Saturday, August 22, 2009
I'm not above reading any children's literature, but it's usually only the literature that I enjoyed as a child more than a decade earlier, and it consists solely of my old Tintin books and the Bone cartoon books. Lately I've been reading my Tintin books again. I have them all except for Tintin and Alph-Art, and the original Tintin in the Land of the Soviets.
When I was eleven I first heard that Herge, the creator of Tintin, was affiliated with the Nazis. And he did work for the newspaper Le Soir which was under Nazi rule, and he did believe during that time that the Nazi regime was going to establish world control. I don't think that he was anti-Semitic or fascist, but there are theories supporting those thoughts.
I've noticed for awhile that some of the Tintin books don't exactly portray Arabic people in a positive light. For example in The Red Sea Sharks when the Emir doesn't fully express sympathy for African slave-trading; Tintin says it's horrible, and the Emir responds 'Er...yes...' as if he's implicitly taking some part in it as well. Pretty strange.
And on the subject of African stereotypes...When I went to New York for the first time I visited a comic book shop and was surprised to discover Tintin in the Congo, a book I'd never even heard of before. Yet to this day I haven't read the whole thing because of how stereotypical the book portrayed African people. There's a scene where an African fails at doing something and Tintin responds "I'll show you how a real man does things", and that pretty much turned me off from the rest of the book. Tintin doesn't talk like that.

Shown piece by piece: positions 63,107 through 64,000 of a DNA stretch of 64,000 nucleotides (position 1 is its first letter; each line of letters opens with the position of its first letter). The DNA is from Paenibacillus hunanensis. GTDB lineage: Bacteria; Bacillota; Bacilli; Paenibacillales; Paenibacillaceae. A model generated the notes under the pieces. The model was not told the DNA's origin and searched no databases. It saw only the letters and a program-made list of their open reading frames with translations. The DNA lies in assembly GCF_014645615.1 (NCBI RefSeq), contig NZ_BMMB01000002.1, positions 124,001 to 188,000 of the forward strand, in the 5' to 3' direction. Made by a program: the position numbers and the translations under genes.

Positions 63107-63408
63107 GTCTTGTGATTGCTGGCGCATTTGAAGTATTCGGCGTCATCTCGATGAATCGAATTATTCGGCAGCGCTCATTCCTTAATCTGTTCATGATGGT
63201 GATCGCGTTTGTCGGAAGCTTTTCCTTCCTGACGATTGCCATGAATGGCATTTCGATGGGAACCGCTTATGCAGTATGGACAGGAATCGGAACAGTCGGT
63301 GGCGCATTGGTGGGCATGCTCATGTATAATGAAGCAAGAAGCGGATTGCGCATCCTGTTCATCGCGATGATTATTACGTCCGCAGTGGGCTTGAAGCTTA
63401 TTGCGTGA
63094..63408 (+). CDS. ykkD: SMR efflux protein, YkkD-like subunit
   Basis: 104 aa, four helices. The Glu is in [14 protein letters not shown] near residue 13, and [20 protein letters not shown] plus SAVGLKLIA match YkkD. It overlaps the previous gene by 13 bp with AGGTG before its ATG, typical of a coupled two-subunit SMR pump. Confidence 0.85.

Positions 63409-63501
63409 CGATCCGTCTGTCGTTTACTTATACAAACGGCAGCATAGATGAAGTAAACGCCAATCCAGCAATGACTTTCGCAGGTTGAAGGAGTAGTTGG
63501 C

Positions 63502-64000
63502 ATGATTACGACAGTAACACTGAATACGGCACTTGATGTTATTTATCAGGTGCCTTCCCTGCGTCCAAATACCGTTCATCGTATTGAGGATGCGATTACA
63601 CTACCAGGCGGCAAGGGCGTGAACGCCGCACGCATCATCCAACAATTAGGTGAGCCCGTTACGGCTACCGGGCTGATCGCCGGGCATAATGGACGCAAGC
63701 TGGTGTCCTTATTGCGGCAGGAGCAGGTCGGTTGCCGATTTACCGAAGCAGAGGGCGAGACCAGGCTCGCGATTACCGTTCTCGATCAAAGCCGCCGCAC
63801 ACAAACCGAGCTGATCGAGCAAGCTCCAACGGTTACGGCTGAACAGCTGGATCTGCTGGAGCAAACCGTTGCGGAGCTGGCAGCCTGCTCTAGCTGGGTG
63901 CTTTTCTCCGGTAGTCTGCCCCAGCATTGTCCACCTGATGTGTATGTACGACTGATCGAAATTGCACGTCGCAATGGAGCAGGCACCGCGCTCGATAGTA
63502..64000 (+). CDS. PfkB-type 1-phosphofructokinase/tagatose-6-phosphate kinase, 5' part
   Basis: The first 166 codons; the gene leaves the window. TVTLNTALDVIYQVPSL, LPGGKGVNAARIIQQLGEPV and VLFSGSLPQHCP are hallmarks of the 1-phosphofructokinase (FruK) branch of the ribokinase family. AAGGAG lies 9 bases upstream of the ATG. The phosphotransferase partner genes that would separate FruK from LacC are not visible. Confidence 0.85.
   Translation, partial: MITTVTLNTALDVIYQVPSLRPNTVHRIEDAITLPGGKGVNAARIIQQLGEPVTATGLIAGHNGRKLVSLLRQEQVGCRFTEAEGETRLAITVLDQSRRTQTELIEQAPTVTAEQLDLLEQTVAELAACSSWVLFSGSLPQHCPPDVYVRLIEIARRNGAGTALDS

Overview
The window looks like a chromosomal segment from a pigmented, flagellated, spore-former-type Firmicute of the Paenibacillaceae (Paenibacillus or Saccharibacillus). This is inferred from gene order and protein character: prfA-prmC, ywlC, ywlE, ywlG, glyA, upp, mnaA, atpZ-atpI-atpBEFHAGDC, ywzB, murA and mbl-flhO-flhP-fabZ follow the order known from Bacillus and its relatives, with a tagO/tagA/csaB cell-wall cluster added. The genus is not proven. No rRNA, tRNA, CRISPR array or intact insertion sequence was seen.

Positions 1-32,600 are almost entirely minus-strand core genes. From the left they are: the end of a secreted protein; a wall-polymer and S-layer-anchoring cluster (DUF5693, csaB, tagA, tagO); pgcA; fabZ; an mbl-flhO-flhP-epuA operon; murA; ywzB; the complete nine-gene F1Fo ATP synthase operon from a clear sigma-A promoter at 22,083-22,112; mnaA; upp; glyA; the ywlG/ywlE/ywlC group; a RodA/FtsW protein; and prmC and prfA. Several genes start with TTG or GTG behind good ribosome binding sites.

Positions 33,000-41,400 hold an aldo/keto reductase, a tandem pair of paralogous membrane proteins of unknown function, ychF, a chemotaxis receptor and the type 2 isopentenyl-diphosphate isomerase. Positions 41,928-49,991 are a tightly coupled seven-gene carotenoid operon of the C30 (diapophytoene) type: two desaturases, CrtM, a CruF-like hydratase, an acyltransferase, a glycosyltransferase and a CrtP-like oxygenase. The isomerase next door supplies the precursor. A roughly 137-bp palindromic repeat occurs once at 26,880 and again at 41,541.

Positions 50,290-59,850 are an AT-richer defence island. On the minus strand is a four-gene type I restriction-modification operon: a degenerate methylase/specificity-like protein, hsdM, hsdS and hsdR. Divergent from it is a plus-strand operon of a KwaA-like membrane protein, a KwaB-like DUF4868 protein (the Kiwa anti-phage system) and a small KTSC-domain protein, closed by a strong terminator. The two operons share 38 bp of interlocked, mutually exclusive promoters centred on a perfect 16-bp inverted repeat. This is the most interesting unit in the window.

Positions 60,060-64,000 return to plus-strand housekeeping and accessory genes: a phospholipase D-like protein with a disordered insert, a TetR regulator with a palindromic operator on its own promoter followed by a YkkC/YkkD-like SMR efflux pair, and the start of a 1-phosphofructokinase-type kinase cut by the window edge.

I know that some Tintin books refute stereotypes though, such as The Blue Lotus which clearly disputes widespread European beliefs about the strange practices of Chinese people, such as women dumping their babies in rivers. But it seems Herge was advised to refute these stereotypes, rather than doing it of his own accord...
And Herge should've given credit to his whole staff and not just put his own name (which is actually a pseudonym) on all the books.
I admired Tintin so much as a kid that I went to the Tintin Store in Montreal with my mom once and bought a Tintin watch and a couple of books. And when I read The Beach by Alex Garland I found his discussions on Tintin pretty cool (he also references the series in The Tesseract with the Karaboudjan and in The Coma with the word puzzle).
And even though I plan on buying the Alph-Art book, I still find the realities behind Tintin a taking larger and larger presence.
And no, I don't plan on seeing the movie. Why aren't there more original movies being created rather than remakes of what was popular in the past?